Cities, counties push for more direct funding in next infrastructure package


Local leaders are already looking toward reauthorization of federal infrastructure funds as the Biden administration’s infrastructure law nears its halfway point with a focus on preserving the law’s substantial direct funding to cities, counties and regional governments as well as strengthening assistance to smaller entities that have faced challenges snagging some of the grant funding.

“We are now in year three of applying” for grants and funds, said Eileen Higgins, County Commissioner in Miami-Dade County, Florida, who also chairs NACo’s transportation policy steering committee. Higgins spoke Wednesday in Washington, D.C. at an event convened by the National League of Cities, National Association of Counties, Brookings and others that highlighted local government implementation of the IIJA.

“Year one was deer in the headlights — they just stared at you,” she said of many of the smaller and rural counties that were, for the first time, in line for direct federal funds.

“Maybe we need to start a lobbying effort for capacity-building for local governments,” said Eileen Higgins, County Commissioner in Miami-Dade County, Fla.

Miami Dade County

Collaboration among local governments, assistance from trade associations and federal technical assistance programs have helped, but capacity remains an issue she said. “Maybe we need to start a lobbying effort for capacity-building for local governments; really looking at how are we making sure that everybody can write a grant.”

The event came as the White House touts Infrastructure Week and progress from the IIJA and the Inflation Reduction Act, which mark Biden’s signature accomplishments as he heads into the November election.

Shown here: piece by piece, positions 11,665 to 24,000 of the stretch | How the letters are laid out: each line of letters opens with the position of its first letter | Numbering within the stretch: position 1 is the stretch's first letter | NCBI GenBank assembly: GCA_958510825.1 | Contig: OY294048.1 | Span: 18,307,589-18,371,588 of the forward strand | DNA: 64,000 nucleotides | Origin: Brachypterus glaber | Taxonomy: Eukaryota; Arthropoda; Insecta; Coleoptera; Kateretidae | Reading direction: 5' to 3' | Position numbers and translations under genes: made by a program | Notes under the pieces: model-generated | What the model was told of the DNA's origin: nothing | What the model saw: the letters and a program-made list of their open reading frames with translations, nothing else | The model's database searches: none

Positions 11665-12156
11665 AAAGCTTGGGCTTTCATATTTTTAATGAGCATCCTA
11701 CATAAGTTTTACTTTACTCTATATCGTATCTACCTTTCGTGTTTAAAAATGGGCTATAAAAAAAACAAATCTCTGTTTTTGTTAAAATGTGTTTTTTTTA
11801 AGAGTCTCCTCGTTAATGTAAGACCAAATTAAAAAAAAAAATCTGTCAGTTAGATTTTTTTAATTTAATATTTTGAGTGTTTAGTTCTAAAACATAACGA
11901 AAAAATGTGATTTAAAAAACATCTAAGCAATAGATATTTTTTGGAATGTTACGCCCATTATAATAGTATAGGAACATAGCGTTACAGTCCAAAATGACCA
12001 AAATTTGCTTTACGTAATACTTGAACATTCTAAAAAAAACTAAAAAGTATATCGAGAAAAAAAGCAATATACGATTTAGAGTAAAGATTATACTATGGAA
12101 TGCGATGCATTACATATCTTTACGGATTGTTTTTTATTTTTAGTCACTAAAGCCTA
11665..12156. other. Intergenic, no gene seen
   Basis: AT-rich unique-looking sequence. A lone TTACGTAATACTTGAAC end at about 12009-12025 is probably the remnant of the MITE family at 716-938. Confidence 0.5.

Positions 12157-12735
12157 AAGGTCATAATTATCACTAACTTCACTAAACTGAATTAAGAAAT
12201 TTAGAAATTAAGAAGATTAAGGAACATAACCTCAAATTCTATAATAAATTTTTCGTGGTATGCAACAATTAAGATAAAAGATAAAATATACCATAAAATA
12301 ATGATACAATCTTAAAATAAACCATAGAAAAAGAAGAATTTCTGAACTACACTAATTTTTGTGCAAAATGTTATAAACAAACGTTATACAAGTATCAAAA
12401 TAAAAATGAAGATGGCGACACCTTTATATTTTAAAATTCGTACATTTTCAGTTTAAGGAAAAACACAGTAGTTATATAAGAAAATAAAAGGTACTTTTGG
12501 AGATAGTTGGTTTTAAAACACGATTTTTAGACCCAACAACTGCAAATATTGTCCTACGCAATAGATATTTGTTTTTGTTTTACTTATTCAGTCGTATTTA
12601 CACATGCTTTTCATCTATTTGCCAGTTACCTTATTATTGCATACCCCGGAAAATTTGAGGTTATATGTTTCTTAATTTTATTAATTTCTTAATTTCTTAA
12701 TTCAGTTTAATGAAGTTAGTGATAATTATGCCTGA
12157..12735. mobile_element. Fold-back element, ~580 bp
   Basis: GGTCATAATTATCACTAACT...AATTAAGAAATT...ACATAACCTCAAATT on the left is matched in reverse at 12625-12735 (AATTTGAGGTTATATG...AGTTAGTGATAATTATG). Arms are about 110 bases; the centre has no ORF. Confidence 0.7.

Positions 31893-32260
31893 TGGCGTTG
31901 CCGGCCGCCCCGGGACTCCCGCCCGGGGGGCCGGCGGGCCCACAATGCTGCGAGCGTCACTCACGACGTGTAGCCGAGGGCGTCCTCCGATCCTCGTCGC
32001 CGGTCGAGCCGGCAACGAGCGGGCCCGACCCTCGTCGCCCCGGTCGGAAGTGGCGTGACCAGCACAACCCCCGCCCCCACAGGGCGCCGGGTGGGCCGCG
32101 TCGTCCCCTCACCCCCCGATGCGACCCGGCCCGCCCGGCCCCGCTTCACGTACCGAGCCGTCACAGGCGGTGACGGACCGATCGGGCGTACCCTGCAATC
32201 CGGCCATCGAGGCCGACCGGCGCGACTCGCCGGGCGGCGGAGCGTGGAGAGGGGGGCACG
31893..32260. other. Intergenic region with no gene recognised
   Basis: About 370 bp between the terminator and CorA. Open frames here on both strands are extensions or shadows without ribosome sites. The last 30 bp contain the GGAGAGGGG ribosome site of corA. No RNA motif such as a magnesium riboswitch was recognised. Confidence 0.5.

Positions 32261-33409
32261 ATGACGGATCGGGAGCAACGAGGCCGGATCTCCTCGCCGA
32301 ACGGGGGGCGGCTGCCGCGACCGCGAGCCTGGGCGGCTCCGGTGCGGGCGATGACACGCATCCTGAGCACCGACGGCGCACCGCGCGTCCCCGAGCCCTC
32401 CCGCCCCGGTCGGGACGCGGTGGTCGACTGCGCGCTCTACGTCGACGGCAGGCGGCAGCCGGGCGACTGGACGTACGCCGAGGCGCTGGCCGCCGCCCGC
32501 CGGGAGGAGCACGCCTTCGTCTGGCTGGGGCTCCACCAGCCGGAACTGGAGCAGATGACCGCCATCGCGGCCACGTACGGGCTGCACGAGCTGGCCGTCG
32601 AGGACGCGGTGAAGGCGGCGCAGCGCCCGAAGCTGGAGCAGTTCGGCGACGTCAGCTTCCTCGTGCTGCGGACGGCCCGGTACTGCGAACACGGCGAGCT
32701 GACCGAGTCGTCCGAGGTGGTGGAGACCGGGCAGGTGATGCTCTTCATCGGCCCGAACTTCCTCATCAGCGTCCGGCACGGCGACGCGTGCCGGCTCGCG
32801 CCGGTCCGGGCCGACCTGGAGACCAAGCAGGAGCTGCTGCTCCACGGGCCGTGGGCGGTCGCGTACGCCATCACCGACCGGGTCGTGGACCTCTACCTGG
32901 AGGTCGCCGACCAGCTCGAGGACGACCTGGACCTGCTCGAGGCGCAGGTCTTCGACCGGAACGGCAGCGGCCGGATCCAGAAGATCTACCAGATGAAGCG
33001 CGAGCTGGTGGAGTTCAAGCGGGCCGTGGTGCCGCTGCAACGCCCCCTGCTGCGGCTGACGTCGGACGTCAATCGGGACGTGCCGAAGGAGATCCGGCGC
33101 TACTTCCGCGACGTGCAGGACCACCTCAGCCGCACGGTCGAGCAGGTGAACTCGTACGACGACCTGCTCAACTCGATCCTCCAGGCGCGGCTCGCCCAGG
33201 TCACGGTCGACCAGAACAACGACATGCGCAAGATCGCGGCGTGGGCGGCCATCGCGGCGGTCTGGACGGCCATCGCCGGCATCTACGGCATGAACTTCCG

The IIJA dollars have been “transformative” for the central Ohio area that includes Columbus, one of the country’s fastest-growing areas, said William Murdock, executive director of the Mid-Ohio Regional Planning Commission. “They’re hitting all the key things we need to work on.”

As negotiations over a reauthorization begin, Murdock said preserving direct local funding is key, as are the advance appropriations that are built into the five-year IIJA. “Infrastructure takes time, it’s complicated, you need predictability,” he said.

In addition to support local staffing capacity, the competitiveness of some of the grant programs as well as required local matching funds should be reviewed, Murdock said.

“It’s getting frantic out there,” for competitive funds and drumming up local matches, he said. Shifting back toward formula funding offers an alterative to all the grant programs, as does allowing local governments to use formula funds as local matches or to compete for grants. “There are ways to do this without taxing capacity at the local levels,” Murdock said.

Athens, Ohio Mayor Steve Patterson said IIJA funds like the electric-vehicle charging station programs have allowed cities in his area to launch projects that previously had been a “pipe dream.”

“Reauthorization is extremely important,” Patterson said. “On the capacity front, there’s a role that larger- and medium-sized cities can play to foster relationships with the smaller communities to pull them in,” he said. “But if there were any way for funding to build out capacity in the smaller cities, like using direct funding to support a grant writer or a financial administrator, that would be wonderful as well.”

The IIJA’s focus on grant funding as opposed to just formula funding has led to some political challenges, said Higgins, noting that Florida Gov. Ron DeSantis turned down hundreds of millions of federal funds like carbon reduction money that the county could have used.

“Hopefully there will be some thoughts about what to do when states reject the money when the reauthorization happens,” she said. “I said ‘when’ — I’m being optimistic,” she joked.

The Biden administration, which highlights the 56,000 projects launched by the IIJA on its website, remains focused on helping smaller communities win a piece of grant funding in a competitive race with larger governments that have more capacity, said Samantha Silverberg, deputy assistant to the president for infrastructure implementation, who spoke at the event.

“It’s been a priority since the early days,” she said. “We are going to continue to push this — we are a learning organization we want to learn what’s working and what’s not working.”

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